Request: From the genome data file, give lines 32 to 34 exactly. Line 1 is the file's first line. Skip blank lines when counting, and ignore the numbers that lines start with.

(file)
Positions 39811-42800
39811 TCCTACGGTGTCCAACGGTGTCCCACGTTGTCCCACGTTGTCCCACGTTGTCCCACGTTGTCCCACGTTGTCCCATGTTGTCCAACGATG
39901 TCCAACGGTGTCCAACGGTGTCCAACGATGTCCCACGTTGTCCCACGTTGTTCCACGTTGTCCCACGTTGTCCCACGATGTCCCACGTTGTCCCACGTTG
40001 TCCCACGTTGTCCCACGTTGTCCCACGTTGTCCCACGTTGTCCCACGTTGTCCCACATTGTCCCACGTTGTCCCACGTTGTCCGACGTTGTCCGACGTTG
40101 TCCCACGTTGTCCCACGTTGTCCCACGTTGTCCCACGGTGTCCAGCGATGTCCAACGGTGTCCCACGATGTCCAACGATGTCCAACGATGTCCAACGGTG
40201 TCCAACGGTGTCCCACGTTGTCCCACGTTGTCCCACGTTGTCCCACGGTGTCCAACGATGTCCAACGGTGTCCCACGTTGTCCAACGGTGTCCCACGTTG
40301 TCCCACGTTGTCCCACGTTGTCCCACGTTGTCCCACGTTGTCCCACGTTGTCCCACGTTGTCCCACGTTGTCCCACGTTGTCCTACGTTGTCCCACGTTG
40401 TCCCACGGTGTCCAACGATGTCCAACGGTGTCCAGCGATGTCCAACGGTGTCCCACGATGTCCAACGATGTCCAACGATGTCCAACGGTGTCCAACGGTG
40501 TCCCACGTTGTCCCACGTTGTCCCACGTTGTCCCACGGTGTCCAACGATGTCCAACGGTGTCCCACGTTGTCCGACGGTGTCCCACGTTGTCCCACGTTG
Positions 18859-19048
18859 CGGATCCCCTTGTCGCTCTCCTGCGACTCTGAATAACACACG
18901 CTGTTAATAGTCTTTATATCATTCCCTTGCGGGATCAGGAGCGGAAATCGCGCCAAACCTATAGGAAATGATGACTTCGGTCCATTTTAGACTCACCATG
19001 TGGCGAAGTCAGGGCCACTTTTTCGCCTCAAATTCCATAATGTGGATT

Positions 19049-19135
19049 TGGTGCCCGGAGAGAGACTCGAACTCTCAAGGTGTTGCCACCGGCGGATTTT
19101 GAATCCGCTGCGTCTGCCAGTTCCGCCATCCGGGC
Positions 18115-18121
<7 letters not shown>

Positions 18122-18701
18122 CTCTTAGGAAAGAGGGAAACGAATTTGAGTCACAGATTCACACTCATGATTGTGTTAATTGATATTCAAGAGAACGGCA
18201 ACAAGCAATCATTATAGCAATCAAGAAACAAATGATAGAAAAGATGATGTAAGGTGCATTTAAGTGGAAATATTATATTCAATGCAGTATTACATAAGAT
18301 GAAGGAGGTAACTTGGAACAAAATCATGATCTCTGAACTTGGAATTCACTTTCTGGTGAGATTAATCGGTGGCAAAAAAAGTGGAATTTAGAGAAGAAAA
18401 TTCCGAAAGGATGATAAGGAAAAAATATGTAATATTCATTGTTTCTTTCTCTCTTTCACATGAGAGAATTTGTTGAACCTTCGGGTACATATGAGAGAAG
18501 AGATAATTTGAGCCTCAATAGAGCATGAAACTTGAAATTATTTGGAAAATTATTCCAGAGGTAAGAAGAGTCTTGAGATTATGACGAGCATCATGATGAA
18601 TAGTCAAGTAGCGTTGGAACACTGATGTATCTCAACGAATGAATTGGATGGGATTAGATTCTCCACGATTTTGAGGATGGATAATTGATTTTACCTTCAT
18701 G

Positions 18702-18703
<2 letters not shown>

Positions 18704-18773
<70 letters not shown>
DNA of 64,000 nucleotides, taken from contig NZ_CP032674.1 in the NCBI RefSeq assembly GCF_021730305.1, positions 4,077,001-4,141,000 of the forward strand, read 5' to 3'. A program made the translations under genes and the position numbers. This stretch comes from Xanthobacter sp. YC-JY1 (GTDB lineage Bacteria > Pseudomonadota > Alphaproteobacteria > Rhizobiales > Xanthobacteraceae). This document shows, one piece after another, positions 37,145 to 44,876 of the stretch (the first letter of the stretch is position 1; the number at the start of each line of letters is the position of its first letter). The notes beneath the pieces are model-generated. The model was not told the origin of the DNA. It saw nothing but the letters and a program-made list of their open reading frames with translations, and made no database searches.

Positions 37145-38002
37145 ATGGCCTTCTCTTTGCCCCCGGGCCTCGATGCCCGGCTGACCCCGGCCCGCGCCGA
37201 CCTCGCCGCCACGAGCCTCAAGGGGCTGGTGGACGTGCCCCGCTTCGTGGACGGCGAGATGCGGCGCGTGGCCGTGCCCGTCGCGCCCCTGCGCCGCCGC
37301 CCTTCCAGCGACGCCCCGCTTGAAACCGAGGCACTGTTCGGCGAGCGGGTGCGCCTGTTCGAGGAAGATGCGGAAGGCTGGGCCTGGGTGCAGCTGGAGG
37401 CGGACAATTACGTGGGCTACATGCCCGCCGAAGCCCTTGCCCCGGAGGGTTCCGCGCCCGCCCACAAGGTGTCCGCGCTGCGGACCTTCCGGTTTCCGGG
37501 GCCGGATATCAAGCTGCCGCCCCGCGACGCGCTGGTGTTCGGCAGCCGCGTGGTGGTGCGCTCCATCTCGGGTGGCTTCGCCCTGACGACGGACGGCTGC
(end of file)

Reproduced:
Positions 37145-38002
37145 ATGGCCTTCTCTTTGCCCCCGGGCCTCGATGCCCGGCTGACCCCGGCCCGCGCCGA
37201 CCTCGCCGCCACGAGCCTCAAGGGGCTGGTGGACGTGCCCCGCTTCGTGGACGGCGAGATGCGGCGCGTGGCCGTGCCCGTCGCGCCCCTGCGCCGCCGC